These first two long shifts of helping cover the Spring Championship of Online Poker over on PokerStars both ended with my witnessing some end-of-tourney final table deals, as frequently happens at these things. Can get a little tedious sometimes, especially if you’re there on the rail waiting for the sucker to end and more than 24 hours since yr last snooze.
Had fun yesterday tweeting a little back and forth with Jessica Welman while one deal was being discussed. She was also up late covering SCOOP (and FTOPS, too, I believe). I proposed they should start including the reporters in such deals. I said I thought I deserved a little extra cabbage, too! She said she thought she was probably too tired to negotiate properly.
Speaking of the negotiations, I wanted to share what seemed like a sharp contrast between two such deals -- one on Monday morning, the other from this a.m.
The Monday one came in one of the “High” buy-in events and involved three players. A damn lot of money on the table -- around $640,000 total. This trio actually made three different attempts at negotiating a settlement before finally coming to terms. Probably an hour total was spent on the process, as the tourney had to be manually paused each time, then calculations made, then the talk.
Since I had nothing better to do, I, too, did a few calculations while I watched. In one instance, one player had almost exactly half the chips in play (a tad over 49%), one about a third (34%), and the other about a sixth (17%). If I recall correctly, there was still a ton of play left in this one, as even the short stack had more than 60 BBs, I believe.
Here the short-stacked guy somewhat surprisingly proposed an even split of the remaining cash (leaving $20,000 left for which to play, as the tourney’s rules stipulated). Needless to say, the other two scoffed at that notion. But the short-stacked guy kept pressing the issue, trying to characterize their stacks as basically even, and also pointing out that he was a highly ranked online player (in a major poker publication) and so believed he had a significant edge over the other two.
Was interesting to see this line of argumentation taking place. I’ve seen it before, with fairly well known online guys using that status as a kind of bargaining chip when negotiating deals.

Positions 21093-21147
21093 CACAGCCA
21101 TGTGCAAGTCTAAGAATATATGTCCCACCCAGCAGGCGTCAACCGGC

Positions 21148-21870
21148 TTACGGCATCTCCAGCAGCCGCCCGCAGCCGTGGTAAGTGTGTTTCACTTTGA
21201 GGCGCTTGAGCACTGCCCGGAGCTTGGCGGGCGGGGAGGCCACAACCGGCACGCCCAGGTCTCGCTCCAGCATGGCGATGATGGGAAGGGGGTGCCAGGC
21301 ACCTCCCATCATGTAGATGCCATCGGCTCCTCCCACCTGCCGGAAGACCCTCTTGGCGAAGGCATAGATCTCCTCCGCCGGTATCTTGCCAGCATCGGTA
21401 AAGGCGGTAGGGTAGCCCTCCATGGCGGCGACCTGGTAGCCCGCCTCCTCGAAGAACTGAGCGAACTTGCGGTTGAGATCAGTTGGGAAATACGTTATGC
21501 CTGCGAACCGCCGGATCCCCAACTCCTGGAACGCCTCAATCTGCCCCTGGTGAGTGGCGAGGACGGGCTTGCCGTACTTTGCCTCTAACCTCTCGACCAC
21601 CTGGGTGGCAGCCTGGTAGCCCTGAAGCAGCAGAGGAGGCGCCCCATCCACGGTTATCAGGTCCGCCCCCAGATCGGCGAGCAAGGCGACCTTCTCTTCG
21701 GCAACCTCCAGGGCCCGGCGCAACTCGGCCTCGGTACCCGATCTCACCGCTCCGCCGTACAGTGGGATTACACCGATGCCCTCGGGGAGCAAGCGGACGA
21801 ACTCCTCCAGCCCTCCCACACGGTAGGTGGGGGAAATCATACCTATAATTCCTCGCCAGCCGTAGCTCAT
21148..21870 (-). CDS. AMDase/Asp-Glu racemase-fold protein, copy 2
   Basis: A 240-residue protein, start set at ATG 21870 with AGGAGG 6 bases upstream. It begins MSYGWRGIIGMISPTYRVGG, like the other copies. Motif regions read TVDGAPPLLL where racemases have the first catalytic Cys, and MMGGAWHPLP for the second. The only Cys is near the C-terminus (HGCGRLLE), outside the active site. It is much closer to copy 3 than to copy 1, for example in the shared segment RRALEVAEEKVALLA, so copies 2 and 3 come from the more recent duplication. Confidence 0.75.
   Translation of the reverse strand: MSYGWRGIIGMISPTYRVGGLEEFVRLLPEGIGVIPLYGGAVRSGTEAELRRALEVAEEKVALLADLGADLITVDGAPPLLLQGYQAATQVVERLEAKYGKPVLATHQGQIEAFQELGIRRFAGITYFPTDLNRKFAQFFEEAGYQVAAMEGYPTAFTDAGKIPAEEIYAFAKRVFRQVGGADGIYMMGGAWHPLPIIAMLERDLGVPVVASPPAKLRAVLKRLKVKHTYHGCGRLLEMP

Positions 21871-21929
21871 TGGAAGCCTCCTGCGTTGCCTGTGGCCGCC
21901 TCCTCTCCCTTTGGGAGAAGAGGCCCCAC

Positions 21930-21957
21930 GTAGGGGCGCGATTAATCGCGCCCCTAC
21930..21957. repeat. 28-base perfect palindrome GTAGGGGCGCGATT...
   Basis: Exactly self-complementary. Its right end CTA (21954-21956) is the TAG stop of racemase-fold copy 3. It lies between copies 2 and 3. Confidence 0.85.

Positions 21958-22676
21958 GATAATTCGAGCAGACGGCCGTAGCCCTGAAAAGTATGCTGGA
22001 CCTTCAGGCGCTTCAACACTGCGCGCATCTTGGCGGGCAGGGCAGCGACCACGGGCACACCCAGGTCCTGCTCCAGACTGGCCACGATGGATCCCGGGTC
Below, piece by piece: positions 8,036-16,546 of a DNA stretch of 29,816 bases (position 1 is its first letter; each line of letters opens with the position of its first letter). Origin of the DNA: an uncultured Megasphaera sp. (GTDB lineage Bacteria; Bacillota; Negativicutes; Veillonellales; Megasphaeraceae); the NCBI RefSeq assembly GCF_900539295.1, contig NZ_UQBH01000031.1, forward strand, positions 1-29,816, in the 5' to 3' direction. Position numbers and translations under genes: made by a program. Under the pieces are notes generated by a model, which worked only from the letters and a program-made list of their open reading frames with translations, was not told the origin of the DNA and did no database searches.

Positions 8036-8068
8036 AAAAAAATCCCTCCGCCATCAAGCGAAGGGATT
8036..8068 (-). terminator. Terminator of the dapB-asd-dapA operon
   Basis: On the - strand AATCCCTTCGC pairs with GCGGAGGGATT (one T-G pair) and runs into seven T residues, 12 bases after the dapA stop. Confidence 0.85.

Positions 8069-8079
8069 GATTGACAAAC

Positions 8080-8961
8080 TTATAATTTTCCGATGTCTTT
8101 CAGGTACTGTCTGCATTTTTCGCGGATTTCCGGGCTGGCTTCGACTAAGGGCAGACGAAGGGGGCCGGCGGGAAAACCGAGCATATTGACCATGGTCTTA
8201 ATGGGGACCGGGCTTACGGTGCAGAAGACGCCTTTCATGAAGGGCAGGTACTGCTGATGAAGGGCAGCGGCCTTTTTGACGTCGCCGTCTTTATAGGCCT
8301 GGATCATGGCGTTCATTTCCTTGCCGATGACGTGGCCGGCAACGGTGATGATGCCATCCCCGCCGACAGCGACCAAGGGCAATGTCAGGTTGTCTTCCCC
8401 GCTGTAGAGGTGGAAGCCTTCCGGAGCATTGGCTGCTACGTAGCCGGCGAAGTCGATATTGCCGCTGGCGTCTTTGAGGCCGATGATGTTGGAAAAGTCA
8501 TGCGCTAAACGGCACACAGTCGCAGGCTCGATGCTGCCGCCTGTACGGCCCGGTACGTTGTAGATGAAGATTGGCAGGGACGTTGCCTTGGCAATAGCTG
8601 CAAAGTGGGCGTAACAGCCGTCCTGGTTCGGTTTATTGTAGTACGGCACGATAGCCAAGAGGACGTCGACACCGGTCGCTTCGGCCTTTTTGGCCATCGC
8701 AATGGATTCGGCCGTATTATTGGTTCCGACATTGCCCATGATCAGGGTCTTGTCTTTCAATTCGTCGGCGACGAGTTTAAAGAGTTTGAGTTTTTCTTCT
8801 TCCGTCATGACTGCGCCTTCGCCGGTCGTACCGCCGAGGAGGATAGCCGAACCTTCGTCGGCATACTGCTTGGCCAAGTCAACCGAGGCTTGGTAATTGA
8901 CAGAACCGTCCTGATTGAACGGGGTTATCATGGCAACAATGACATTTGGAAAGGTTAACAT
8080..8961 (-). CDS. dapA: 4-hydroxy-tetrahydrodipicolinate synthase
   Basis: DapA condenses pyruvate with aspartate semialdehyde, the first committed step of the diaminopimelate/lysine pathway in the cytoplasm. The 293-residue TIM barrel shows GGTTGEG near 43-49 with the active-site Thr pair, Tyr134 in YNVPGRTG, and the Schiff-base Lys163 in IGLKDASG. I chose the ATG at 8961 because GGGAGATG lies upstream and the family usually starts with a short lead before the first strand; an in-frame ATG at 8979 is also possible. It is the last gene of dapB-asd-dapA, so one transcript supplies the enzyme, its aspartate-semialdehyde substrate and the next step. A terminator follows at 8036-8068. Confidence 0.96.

Anyhow, that line wasn’t working here, and it wouldn’t be until much later -- when the formerly short-stacked guy had in fact taken over the chip lead -- that they were able to agree to a slightly modified “chip-chop” (i.e., dividing what was left to be determined from the remaining prize pool between them according to their current stack sizes, minus the $20K). The discussion was quite rancorous, in fact, with a few epithets thrown about by one of the players toward the other two. And when they seemed at an impasse over exactly $2,000 (of the $620,000 they had to divide), the whole thing did appear from the rail to be fairly unpleasant and perhaps a little absurd.
Contrast that with what I saw this morning at the end of one of the “Low” events. This was Event No. 3, the six-handed no-limit hold’em event with rebuys that cost only $5.50 to enter. There were four players remaining, each of whom had perhaps invested no more than $15-20 in the sucker, and there was about $107,000 left to be split among them.
Thanks to the 24,000-plus entrants and all of the rebuys/addons, there was something like 275 million chips in play. The blinds were up to 1 million/2 million (with a 250,000 ante), and all four players had between 60-80 million in their stacks.
Now I don’t know if any of these four were highly ranked online players, but I doubt it. More likely all were thrilled to be hitting such a huge score, which may well have been the biggest ever for each. Once the idea of making a deal was proposed, one player immediately suggested they just split $100K of the remaining money, leaving almost $7K for which to play.
All four immediately assented, recognizing perhaps the fact that despite all those chips they were actually all down to 30-40 BB, and that in fact even a 20-million chip difference didn’t amount to much.
Was fun to watch the deal go down so smoothly. As well as to see four clearly happy campers by that point, sort of giddy there some 18 hours after the tourney had begun and realizing they’d managed what was probably something like a 125,000% ROI.
I have no grand generalizations to add to this here comparison. I will say it wasn’t surprising to see the bigger prize pool appear to cause bigger headaches when it came to striking a deal. Could’ve also just been the personalities involved, though. If you’re curious, here’s the recap for the first (“High” one) and here’s the one for the second (the “Low” one).